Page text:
As I settle into my new country I have so many feelings to unpack. First off one should understand life here in Liberia. For much of the country power is limited and runs off of generators. Gasoline prices are a deciding factor on running power. There is no running water in most of the country. Parts of Monrovia have both power and water, but not much. Monrovia is a huge city, not in land mass but in population. The city had an influx of displaced people during the war.
Before the civil war, Liberia was close to Ghana in development. There were paved roads, power to most big cities, running water and sewer systems. War is an ugly beast. It destroys not only infrastructure but it can destroy the spirit of the people. The rebels destroyed everything during the war. You can still see the evidence of the water tower from my host home. I asked about it, very sad. Talking about the war still opens old wounds.
The paved roads were dug up in sections by the rebels. This prevented motorized travel either direction. If you have not done so watch “Pray the Devil Back to Hell”. It is a powerful documentary of the scars of war and the power of the human spirit.
On top of watching a documentary, listening to real people’s stories is heart breaking. It brings the reality of war to life. Knowing the struggles puts into perspective why this country seems so undeveloped.
The education system seems to be the focal point at this time. It makes sense. You have a huge gap in the education of the next generation. You have no one to teach future generations. I am inspired by the stories and the sheer determination of Liberia. Instead of losing hope they maintained their spirit.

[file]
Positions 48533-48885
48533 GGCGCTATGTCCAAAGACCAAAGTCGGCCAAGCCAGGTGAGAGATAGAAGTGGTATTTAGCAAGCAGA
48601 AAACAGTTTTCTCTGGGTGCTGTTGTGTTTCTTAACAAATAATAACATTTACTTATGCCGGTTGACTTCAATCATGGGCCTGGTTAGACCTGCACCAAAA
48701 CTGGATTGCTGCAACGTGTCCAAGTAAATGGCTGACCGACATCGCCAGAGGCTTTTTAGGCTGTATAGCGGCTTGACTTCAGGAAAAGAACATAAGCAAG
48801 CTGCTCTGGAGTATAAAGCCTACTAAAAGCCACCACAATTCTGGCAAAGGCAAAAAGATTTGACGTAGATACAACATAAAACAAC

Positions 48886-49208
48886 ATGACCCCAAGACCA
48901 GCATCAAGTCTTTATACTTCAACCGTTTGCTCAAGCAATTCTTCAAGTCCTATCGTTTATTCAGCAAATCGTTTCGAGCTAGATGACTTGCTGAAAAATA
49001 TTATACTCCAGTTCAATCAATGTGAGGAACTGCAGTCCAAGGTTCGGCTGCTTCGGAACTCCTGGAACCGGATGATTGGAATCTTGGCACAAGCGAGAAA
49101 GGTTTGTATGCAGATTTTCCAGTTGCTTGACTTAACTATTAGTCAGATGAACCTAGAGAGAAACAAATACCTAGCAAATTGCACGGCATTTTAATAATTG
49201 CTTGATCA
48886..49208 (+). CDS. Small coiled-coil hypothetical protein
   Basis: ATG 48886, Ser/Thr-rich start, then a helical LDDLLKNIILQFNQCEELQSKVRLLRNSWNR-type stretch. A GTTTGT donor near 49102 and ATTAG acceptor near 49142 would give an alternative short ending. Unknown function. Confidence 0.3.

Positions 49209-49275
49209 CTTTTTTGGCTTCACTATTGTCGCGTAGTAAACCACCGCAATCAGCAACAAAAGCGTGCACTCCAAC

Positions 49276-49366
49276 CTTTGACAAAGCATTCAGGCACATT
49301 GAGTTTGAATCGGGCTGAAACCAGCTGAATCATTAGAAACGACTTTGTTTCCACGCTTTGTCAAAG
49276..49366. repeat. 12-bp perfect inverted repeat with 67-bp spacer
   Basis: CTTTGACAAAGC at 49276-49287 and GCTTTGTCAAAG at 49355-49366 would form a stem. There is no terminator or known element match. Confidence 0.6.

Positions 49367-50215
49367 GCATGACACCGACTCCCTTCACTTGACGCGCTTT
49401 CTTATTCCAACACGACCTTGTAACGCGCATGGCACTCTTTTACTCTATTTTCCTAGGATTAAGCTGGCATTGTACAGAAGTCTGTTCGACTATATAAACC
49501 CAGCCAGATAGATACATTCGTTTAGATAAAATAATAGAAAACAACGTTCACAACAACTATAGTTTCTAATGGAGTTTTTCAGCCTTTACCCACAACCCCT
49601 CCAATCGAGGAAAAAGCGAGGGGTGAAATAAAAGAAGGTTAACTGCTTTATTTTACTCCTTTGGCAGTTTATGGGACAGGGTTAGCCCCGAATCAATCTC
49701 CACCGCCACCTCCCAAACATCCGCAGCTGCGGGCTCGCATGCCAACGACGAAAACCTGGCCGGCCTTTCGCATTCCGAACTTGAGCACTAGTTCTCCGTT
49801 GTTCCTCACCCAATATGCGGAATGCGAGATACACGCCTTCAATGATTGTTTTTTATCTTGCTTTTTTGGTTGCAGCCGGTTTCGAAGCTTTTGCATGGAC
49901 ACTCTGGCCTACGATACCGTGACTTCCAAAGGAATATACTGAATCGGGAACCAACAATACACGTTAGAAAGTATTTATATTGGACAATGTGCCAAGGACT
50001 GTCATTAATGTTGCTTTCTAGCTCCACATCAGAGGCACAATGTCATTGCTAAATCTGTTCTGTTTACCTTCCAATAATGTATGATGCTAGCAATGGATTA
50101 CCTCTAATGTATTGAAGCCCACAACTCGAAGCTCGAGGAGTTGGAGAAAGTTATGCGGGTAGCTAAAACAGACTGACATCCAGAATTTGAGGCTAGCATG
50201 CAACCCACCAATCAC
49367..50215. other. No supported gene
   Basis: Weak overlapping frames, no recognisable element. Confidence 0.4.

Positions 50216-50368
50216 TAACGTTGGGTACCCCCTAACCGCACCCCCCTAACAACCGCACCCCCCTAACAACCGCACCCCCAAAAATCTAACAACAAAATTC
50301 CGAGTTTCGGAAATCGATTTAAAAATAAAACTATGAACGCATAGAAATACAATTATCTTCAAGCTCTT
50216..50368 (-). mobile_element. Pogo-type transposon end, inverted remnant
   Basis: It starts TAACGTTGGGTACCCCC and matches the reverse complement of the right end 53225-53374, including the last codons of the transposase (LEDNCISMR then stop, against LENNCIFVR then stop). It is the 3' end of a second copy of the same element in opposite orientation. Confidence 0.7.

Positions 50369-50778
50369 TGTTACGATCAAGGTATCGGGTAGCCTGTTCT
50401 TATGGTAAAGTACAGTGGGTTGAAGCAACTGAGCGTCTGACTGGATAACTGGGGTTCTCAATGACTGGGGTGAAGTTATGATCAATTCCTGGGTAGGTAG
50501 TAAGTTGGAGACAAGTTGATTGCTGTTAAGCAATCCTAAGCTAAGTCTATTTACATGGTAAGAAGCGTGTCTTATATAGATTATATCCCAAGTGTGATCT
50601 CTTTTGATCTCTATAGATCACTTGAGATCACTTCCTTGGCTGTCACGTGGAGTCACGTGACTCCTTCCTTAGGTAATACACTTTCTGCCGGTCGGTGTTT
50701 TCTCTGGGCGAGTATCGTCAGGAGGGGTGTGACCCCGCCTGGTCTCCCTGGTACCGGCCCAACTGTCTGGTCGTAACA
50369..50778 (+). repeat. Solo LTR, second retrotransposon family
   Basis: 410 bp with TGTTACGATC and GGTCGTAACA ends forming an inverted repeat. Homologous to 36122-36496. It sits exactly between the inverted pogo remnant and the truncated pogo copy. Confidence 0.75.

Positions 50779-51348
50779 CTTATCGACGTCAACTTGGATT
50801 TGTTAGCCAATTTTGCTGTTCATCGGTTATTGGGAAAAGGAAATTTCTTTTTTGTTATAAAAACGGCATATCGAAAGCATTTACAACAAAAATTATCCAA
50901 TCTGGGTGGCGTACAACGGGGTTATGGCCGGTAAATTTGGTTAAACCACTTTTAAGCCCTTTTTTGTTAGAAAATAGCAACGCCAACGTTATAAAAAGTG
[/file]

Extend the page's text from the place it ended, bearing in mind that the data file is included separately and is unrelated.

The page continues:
Last week we had our naming ceremony. My host “ma” was in Monrovia, so her cousin named me. Actually “ma” picked my name, the cousin just gave it to me. My name is Munah, which is Kru for my own. Somehow my “ma” seems to like me very much.
Next week we have a weekend in Monrovia, which sounds like fun. The week after we start model school. Model school is where we are assigned a grade and subject to teach real students for three weeks. I have 12th grade and I will be teaching Biology. I got excited about the subject of Human Ecology, which is basically an intro to Environmental Science. I had planned my curriculum out and built my first lesson very quickly yesterday.
I am also thrilled to be given the highest class, but it may be more about my age than my abilities. I am the oldest volunteer. I did hear that the stronger your personal education and experience the higher the grade level they have you teach, but this is only a rumor. It may be because I have more education and experience or it could be because I most likely will be seen as a leader due to my age. Either way I hope to succeed.
This weekend, I plan on cooking and shopping for the first time. I am hoping for cabbage with onions and garlic sauteed lightly in olive oil. Maybe I will find potatoes as well. I am very excited about this. I hope Madeline likes it, since “Ma” will be in Monrovia, I think. I still have a hard time following what she says. I suspect she is speaking in Kru instead of Liberain English, because it sounds nothing like anything I have heard in classes.